Thursday, October 04, 2007

The Top 100 LPs of All Time?

What a great argument. What is garbage to one is priceless to another. This is a pretty solid list. One glaring discrepancy I would have is the lack of titles from The Moody Blues, the Doobie Brothers and "Security" by Peter Gabriel and "Born To Run" should have switched places.

Here is the competition and how it's judged.
In a world where record companies seem happy to sell consumers songs by the single via a low-resolution, non-surround sound download - wanted to point out the importance of the album concept. Inspired by the Sabermetric system used by Bill James in his baseball abstracts that attempt to make seemingly subjective elements more scientific in comparison - the staff compiled a set of categories to rate the Top 100 Rock Albums of all time.

We offer a link below for readers to download the same sheet to see how your favorites do. You can even post them on our forum and discuss them with other music and audio fans.The JudgesThe team of judges include: publisher Jerry Del Colliano Jr., Music Editor Charles Andrews, 5.1 music executive David Delgrosso, Xhifi's President Howard Schilling, Definitive Audio's Eric Ward, Bel Canto's President John Stronczer and record industry veteran and high-resolution enthusiast, Ted Cohen.
The Categories
Performance: (100 Points) Simply put, how well did the band or artist play on the record? Technical ability, soul and beyond.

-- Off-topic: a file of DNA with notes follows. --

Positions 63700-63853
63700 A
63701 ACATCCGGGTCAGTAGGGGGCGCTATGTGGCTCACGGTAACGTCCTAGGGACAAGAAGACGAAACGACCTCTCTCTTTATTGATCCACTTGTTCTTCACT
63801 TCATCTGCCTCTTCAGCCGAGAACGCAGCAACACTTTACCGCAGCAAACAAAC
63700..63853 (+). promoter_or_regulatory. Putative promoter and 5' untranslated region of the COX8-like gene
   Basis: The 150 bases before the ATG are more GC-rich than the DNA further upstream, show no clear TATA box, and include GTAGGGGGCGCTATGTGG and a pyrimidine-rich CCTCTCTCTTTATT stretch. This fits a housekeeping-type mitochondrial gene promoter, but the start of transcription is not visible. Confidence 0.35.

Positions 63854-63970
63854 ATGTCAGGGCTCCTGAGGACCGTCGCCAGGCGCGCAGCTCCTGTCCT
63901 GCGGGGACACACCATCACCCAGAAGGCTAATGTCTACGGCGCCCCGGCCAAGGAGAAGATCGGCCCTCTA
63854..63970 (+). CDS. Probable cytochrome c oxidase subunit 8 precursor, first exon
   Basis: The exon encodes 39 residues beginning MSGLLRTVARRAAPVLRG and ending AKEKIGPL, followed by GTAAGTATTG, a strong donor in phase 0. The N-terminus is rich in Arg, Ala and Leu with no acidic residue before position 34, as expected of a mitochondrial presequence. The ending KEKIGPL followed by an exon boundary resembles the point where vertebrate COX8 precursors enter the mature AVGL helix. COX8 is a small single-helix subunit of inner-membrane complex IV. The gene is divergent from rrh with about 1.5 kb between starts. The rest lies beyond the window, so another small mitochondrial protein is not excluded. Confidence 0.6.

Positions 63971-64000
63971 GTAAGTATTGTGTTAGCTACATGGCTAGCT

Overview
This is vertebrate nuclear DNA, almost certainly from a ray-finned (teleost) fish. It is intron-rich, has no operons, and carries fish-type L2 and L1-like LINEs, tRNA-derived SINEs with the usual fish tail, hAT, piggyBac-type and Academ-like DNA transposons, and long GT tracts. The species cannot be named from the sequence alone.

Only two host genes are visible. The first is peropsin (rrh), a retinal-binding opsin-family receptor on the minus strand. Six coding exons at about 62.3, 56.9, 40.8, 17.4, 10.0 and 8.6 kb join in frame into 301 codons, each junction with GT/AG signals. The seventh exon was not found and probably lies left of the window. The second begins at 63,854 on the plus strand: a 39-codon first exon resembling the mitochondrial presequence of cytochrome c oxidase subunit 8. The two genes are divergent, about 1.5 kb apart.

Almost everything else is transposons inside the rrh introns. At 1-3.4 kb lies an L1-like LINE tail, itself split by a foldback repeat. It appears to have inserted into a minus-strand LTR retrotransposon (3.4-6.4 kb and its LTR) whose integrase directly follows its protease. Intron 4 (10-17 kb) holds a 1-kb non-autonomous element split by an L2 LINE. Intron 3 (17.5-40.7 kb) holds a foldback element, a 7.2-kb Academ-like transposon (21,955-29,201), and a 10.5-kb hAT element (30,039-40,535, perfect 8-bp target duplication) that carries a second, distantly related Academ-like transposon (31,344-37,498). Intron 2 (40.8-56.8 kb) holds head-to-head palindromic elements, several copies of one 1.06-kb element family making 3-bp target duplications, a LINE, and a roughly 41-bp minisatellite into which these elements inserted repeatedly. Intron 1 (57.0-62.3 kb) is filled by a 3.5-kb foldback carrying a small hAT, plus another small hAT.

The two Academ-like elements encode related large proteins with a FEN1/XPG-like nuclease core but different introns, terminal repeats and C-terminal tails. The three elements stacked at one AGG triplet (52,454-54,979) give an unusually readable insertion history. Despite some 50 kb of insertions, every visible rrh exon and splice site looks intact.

Songs and Songwriting: (100 Points) How good are the songs on the record? Were they great originals, killer covers, reinterpretations that were better than the original? All would spike the score in this category.
Sound: (50 Points) - How good does the record sound? Did it ever get released in a high-resolution or surround sound format? If so, that would get a few extra points. Was the record a breakthrough record for recording techniques or does it just plain sound good on a CD? These are all factors in a high score for sound.
Production: (50 Points) - Great sound doesn’t always match with great production (think Wall of Sound from Phil Spector). Slick production, unique instrumentation, development of important "sounds" all factor into a high score in this category.
Staying Power: (50 Points) - To be a truly great album, the record needs to be as relevant today as it when it came out.
Concept/Continuity: (50 Points) - This is the X Factor category where albums that are great from the first note to the last get the highest grades. Think of The Police's Synchronicity and the stiff song "Mother" as an example of a great record with one bad track. Records that are great from top to bottom receive the best grades here.

Here is the link.


Wes said...

Pink Floyd Dark Side. I cannot tell you how many of those and Zep IV albums that we wore out in the "old days" before CD's. Dark Side sounds as good today as it did from day one.

barbinkc said...

Surprised they included the soundtrack for Saturday Night Fever. I don't really consider this an album in the purest definition since it is various artists. It is merely a compilation of songs. The "albumn concept" to me is how each song blends into the next, as the Pink Floyd albums (and the later Beatles rekeases) do. Didn't see any Supertramp on there either (except in honorable mention). I would have thought they would have trumped a soundtrack album. My two cents' worth ...

Brian Holland said...

This list looks like it was compiled by a bunch of crack smokers or 'Rolling Stone' critics (same thing). 'Electric Ladyland' at #3 all-time? Hell, that's not even the best Hendrix album of all-time! The Who doesn't even crack the Top 60? 'Who's Next' doesn't make the list at all, but the Beastie Boys do? Puh-leeze!

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